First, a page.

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Leadership skills and completed fertility among males. A study based on data from Swedish registries

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posted on 2022-02-24, 11:20 authored by Steffen Peters, Kieron BarclayKieron Barclay
Human beings tend to organize themselves in social groups with hierarchical structures. Leadership skills (LS) increase the chances of ascending to a higher rank in such hierarchies, which allows individuals to provide greater support for a partner and, eventually, a potential child. Research on the association between LS and fertility outcomes has been relatively scarce though. Our study increases the understanding of this correlation by exploring the prospective association of LS on completed fertility (number of children, childlessness) based on population data from Sweden. Poisson regression and Linear Probability models were applied for this purpose. Additionally, analyses using fixed effects models examine potential differences between within- and between-family considerations. Our findings demonstrate a positive association between LS measured at age of assignment to military service (17-20 years) and number of children by age 39 or later. In addition, men with lower LS scores are more likely to remain childless. Stratifications by potential mediators reveal that patterns are particularly clear among males of lowest income deciles, highest education, and those who have never been married. Males in higher income deciles, the lowest educational group, or who have ever been married do not have large fertility differences by LS scores. Further research is still needed for a better understanding of the personality-fertility link, e.g. whether personality characteristics are associated with the timing of childbearing, or whether similar results can be found in other cultures.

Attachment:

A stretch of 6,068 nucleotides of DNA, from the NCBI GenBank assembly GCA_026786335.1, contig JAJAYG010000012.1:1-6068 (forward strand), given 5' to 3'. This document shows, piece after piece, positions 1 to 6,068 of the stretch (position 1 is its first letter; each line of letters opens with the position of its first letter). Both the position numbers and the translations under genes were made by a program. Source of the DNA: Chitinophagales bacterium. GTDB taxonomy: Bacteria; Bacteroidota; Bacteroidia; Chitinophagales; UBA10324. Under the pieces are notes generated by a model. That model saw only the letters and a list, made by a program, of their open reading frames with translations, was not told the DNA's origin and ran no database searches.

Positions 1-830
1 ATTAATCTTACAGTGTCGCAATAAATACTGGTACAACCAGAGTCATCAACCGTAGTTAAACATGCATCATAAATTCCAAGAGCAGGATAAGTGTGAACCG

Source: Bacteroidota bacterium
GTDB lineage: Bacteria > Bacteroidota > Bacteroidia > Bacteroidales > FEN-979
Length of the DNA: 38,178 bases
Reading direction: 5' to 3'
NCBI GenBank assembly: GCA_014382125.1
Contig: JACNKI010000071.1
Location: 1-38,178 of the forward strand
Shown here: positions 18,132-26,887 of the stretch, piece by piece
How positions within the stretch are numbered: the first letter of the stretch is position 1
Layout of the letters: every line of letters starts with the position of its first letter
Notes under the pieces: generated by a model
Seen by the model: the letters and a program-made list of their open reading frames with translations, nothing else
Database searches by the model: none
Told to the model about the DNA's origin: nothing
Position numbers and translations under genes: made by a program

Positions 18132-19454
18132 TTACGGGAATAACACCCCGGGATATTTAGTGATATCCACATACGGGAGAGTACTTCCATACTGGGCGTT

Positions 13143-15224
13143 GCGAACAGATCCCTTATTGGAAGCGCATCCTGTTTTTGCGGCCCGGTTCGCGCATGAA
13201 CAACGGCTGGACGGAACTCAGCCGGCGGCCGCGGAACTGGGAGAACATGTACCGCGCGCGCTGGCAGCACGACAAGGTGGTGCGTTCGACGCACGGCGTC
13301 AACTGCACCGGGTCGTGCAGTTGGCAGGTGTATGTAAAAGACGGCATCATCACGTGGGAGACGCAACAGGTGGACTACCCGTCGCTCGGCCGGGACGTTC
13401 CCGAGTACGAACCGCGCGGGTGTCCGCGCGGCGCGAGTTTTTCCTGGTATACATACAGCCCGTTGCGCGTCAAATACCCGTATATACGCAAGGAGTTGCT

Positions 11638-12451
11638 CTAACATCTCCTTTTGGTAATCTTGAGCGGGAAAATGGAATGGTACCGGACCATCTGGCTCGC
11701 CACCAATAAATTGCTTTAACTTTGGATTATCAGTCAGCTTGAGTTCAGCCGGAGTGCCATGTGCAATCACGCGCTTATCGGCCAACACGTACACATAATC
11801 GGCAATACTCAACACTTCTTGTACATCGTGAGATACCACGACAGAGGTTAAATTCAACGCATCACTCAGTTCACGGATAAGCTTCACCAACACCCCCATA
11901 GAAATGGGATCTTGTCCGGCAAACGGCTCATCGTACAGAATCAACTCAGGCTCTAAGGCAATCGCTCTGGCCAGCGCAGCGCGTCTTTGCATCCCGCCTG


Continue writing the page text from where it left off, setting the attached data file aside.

Max Planck Institute for Demographic Research

Stockholm University

Swedish Collegium for Advanced Study

Riksbankens Jubileumsfond




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Leadership skills and completed fertility among males. A study based on data from Swedish registries

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310 Sociologiska institutionen | Department of Sociology